Definition: An internal control is a procedure or policy put in place by management to safeguard assets, promote accountability, increase efficiency, and stop fraudulent behavior. In other words, an internal control is a process put in place to prevent employees from stealing assets or committing fraud.
What Does Internal Control Mean?
Since the accounting scandals in the early 2000s, there has been an increasing importance placed on internal controls in every level of an organization. In fact, the Sarbanes Oxley Act requires management to design, implement, and personally evaluate the effectiveness of internal controls within the business. Executives found guilty of not properly managing the internal control structure of their companies can face fines and even prison time now.
Needless to say, internal controls are a big deal. They protect the company assets and even help streamline the operations. Let’s look at a few examples.
Liquid assets always need to be protected more than illiquid assets because they are more easily stolen. Take cash for example. Cash is the most liquid asset and can be pretty easily stolen by any employee who handles it. Special internal controls are put in place to protect company cash.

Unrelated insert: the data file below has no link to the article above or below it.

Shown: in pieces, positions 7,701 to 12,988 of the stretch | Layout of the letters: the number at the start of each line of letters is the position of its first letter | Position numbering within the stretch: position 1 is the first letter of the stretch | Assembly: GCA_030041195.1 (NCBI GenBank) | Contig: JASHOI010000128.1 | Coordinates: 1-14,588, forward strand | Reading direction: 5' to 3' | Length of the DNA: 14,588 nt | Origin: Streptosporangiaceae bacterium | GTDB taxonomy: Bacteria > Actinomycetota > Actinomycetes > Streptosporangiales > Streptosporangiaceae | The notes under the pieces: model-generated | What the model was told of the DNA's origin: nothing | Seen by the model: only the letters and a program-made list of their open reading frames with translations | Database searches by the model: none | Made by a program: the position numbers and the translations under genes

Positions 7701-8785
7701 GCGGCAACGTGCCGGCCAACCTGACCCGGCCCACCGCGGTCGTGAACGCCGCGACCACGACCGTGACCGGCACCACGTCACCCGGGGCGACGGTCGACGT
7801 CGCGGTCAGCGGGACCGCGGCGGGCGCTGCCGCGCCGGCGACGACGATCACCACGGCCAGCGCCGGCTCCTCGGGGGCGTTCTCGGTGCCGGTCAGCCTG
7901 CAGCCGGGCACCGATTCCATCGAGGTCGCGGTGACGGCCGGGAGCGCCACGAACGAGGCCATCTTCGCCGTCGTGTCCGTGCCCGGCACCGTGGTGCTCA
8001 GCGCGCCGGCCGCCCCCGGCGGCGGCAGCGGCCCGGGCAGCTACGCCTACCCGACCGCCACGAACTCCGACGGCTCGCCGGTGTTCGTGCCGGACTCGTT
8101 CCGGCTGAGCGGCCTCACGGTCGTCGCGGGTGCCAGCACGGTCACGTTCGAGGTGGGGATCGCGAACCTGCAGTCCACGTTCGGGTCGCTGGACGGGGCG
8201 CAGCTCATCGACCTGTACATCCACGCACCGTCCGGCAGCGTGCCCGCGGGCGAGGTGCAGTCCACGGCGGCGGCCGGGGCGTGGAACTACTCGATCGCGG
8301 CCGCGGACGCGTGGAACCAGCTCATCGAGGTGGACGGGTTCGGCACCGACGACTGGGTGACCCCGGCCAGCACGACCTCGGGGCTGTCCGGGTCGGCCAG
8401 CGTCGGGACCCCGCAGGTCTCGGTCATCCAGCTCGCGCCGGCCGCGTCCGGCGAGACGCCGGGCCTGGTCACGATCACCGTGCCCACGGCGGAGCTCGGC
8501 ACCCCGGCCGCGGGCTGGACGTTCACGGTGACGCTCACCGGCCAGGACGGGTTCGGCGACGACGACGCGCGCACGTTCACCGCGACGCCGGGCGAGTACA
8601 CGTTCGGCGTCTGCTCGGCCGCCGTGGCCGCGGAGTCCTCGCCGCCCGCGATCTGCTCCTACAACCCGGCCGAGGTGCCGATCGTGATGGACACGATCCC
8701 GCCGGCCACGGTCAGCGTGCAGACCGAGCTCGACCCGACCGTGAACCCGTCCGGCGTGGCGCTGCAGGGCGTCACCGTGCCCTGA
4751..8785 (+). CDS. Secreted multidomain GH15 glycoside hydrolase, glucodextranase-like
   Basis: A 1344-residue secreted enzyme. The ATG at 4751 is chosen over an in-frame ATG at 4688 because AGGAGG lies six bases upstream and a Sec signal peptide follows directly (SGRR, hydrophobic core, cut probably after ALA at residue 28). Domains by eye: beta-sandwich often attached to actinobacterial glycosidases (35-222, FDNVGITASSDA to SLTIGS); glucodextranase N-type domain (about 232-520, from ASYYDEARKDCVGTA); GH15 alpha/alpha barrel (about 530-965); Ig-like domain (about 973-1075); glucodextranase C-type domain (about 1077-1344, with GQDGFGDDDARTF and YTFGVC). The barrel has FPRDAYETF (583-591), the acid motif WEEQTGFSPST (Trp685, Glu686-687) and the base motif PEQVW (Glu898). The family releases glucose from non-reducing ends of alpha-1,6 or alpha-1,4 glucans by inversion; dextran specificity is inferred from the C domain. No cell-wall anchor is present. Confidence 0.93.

The segregation of duties control is often used for cash. This control requires that the person who receives the cash from the customer and the person who records the cash receipt in the accounting system are never the same employee. In fact, some internal control systems take it a step further and require a different employee to collect the cash, deposit it in the bank, and record it in the accounting system.
By segregating the duties of each employee, no single person can collect the cash, deposit it, and record the sale. This prevents fraud because one person can’t pocket some of the cash and just record less cash receipts in the accounting system.